A. A. Hebeish, A. A.


Table 4. The effect of sulphur percent of on % of dye removal.
Sulphur percent

% of dye removal











Starch hydroxypropyl sulphate at pH 7, 70 min, dye concentration (75 ppm).

3.3.4. Sulphur Percent
Table 4 displays the % dye removal using starch hydroxypropyl sulphate acquiring different sulphur percents at
70 min, dye concentration (75 ppm) and at pH 7.
Results of Table 4 feature that the dye removal % increases by increasing the sulphur percent of the adsorbent.
This is unequivocally due to the presence of more active functional groups i.e. hydroxypropyl sulphate, in the
molecular structure of starch. Needless to say that the sulphur percent is a measure of these functional groups;
the higher the sulphur percent is, the higher the functionality of the starch derivatives in question is.

4. Conclusions
Starch hydroxypropyl sulphate was synthesized using the dry process under a variety of conditions. Factors studied included catalyst concentration and 2-hydroxy-3-chloropropyl sulphate concentration as well as duration
and temperature. Based on the results obtained, the best conditions for synthesis of starch hydroxypropyl sulphate derivatives were established; they were 2-hydroxy-3-chloropropyl sulphate: starch molar ratio 0.5:1, sodium hydroxide: 2-hydroxy-3-chloropropyl sulphate molar ratio 1.5:1, at 90˚C for 60 min. Under such conditions, starch hydroxypropyl sulphate with sulphur percent 18.4 could be achieved. Characterization of thus modified starch via IR spectroscopy analysis and scanning electronic microscope was investigated and, difference in
contour of the starch granules was verified.
The as-prepared starch hydroxypropyl sulphate derivatives acted as cationic dye removal. The goal was realized starch hydroxypropyl sulphate which had sulphur percent of 18.4 at pH 7. 100% dye removal could be
achieved at dye concentrations of 75, 100 and 125 ppm after a contact time of 70, 90 and 120 min respectively
in presence of the newly synthesized adsorbent at a concentration of 0.5g in 50 mL.


Brostow, W., Pal, S. and Singh, R.P. (2007) A Model of Flocculation, Materials Letters, 61, 4381-4384.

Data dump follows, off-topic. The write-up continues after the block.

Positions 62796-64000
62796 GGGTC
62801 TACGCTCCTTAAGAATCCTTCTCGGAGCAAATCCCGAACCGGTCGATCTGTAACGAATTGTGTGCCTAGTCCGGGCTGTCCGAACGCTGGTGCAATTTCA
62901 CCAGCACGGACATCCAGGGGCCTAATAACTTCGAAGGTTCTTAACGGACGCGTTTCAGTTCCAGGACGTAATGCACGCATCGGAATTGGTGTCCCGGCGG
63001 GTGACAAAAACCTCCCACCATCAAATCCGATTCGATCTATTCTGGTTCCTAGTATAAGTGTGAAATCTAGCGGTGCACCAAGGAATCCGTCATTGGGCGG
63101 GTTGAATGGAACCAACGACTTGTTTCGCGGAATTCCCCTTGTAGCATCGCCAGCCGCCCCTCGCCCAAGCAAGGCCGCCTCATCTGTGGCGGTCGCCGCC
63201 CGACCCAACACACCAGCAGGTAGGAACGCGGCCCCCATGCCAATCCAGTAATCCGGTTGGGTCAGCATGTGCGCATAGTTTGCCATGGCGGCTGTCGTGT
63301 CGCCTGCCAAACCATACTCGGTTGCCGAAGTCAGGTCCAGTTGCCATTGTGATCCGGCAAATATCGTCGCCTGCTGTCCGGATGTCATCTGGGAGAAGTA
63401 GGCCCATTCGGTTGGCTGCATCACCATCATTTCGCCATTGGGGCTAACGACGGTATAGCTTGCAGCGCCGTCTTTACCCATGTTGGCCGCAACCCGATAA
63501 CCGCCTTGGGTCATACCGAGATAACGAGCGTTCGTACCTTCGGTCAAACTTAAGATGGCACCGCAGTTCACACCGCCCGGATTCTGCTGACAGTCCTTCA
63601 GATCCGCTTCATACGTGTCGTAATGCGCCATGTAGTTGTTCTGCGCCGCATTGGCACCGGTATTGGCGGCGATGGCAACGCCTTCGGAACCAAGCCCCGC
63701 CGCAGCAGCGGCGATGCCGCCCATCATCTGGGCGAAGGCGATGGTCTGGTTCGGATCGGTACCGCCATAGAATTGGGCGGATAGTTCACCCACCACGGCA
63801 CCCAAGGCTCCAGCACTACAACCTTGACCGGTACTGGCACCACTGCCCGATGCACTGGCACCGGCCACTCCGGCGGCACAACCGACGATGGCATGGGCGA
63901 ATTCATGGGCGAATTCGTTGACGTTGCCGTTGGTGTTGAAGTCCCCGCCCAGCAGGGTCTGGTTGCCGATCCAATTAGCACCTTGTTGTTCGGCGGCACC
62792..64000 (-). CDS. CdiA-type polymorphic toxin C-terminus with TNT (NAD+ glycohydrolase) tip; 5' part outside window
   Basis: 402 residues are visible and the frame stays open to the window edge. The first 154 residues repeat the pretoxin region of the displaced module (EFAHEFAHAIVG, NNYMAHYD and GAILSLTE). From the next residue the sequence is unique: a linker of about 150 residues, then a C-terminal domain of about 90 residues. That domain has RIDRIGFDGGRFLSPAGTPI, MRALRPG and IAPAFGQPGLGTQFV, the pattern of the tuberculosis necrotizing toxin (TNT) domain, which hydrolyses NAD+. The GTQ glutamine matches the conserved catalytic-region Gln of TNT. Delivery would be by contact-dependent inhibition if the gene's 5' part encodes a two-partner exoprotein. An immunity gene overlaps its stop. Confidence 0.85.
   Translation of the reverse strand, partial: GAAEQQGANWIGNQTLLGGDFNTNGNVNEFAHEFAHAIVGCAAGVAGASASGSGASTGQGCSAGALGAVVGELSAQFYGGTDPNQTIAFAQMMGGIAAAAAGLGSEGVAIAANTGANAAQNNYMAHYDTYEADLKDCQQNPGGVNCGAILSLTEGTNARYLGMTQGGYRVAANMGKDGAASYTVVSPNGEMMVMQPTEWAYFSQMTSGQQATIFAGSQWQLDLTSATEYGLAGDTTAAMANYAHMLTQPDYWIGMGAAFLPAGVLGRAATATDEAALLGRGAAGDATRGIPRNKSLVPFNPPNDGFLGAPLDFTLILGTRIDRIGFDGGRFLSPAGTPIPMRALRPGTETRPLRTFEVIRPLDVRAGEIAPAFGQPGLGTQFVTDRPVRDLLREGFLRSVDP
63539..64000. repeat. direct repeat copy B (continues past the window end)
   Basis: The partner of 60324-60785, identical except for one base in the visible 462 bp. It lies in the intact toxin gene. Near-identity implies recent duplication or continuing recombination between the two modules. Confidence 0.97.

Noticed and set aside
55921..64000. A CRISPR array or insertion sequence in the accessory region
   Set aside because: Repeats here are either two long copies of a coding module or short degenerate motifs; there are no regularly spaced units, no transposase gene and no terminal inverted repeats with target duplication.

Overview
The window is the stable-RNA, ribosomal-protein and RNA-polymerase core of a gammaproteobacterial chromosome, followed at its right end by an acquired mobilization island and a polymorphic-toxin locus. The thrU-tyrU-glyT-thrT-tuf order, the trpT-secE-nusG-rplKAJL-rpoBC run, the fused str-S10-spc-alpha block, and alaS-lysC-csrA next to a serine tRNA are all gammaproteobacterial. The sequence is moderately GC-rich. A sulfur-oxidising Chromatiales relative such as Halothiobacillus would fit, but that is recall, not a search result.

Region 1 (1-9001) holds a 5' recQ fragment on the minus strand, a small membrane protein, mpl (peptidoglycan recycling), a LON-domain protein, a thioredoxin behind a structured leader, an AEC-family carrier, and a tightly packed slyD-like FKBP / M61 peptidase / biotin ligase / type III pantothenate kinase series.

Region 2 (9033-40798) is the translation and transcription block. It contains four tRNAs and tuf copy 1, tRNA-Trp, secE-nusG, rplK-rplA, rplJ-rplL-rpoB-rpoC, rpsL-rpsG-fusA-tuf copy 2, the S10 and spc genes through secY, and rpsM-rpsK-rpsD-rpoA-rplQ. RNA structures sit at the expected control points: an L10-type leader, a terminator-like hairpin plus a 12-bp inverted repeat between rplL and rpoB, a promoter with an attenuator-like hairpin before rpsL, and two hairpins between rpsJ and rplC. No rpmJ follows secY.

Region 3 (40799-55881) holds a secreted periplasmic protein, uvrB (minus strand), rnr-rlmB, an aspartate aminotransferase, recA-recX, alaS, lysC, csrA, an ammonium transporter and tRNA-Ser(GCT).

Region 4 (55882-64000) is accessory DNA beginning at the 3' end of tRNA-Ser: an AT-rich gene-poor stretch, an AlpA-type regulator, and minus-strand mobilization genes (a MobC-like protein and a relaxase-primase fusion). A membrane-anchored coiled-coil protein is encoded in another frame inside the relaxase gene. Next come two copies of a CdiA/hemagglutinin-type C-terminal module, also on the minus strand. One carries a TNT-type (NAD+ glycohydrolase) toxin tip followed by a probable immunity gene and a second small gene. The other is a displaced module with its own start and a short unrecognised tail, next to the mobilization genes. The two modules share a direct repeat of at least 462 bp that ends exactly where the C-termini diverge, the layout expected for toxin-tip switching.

Wang, C.C., Juang, L.C., Hsu, T.C., Lee, C.K., Lee, J.F. and Huang, F.C.(2004) Adsorption of Basic Dyes onto
Montmorillonite. Journal of Colloid and Interface Science, 273, 80-86. http://dx.doi.org/10.1016/j.jcis.2003.12.028


Tsai, W.T., Chang, Y.M., Lai, C.W. and Lo, C.C. (2005) Adsorption of Basic Dyes in Aqueous Solution by Clay Adsorbent from Regenerated Bleaching Earth. Applied Clay Science, 29, 149-154.


Bilgic, C. (2005) Investigation of the Factors Affecting Organic Cation Adsorption on Some Silicate Minerals. Journal
of Colloid and Interface Science, 281, 33-38. http://dx.doi.org/10.1016/j.jcis.2004.08.038


Wang, S., Zhua, Z. and Coomes, A. (2005) The Physical and Surface Chemical Characteristics of Activated Carbons
and the Adsorption of Methylene Blue from Wastewater. Journal of Colloid and Interface Science, 284, 440-446.


Kumar, K.V., Ramamurthi, V. and Sivanesan, S. (2005) Modeling the Mechanism Involved during the Sorption of
Methylene Blue Onto Fly Ash. Journal of Colloid and Interface Science, 284, 14-21.


Janos, P., Buchtova, H. and Ryznarova, M. (2003) Sorption of Dyes from Aqueous Solutions onto Fly Ash. Water Research, 37, 4938-4944. http://dx.doi.org/10.1016/j.watres.2003.08.011


Inthorn, D., Singhtho, S., Thiravetyan, P. and Khan, E. (2004) Decolorization of Basic Direct and Reactive Dyes by
Pre-Treated Narrow-Leaved Cattail (Typha angustifolia Linn.). Bioresource Technology, 94, 299-306.